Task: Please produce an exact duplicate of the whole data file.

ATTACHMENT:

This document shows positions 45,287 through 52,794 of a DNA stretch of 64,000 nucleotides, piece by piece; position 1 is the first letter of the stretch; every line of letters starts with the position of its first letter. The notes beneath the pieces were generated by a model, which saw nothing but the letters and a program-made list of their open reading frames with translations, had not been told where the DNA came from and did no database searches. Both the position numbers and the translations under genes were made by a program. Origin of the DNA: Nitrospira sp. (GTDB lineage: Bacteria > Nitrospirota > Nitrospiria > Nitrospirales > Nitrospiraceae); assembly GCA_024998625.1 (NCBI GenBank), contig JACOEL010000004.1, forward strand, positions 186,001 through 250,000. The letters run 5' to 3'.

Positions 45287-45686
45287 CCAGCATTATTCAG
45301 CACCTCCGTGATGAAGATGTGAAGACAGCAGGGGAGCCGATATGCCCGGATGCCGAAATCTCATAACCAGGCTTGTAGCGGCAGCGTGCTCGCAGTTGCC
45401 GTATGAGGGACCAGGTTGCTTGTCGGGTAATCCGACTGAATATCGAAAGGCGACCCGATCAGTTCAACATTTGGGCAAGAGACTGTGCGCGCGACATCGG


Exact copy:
This document shows positions 45,287 through 52,794 of a DNA stretch of 64,000 nucleotides, piece by piece; position 1 is the first letter of the stretch; every line of letters starts with the position of its first letter. The notes beneath the pieces were generated by a model, which saw nothing but the letters and a program-made list of their open reading frames with translations, had not been told where the DNA came from and did no database searches. Both the position numbers and the translations under genes were made by a program. Origin of the DNA: Nitrospira sp. (GTDB lineage: Bacteria > Nitrospirota > Nitrospiria > Nitrospirales > Nitrospiraceae); assembly GCA_024998625.1 (NCBI GenBank), contig JACOEL010000004.1, forward strand, positions 186,001 through 250,000. The letters run 5' to 3'.

Positions 45287-45686
45287 CCAGCATTATTCAG
45301 CACCTCCGTGATGAAGATGTGAAGACAGCAGGGGAGCCGATATGCCCGGATGCCGAAATCTCATAACCAGGCTTGTAGCGGCAGCGTGCTCGCAGTTGCC
45401 GTATGAGGGACCAGGTTGCTTGTCGGGTAATCCGACTGAATATCGAAAGGCGACCCGATCAGTTCAACATTTGGGCAAGAGACTGTGCGCGCGACATCGG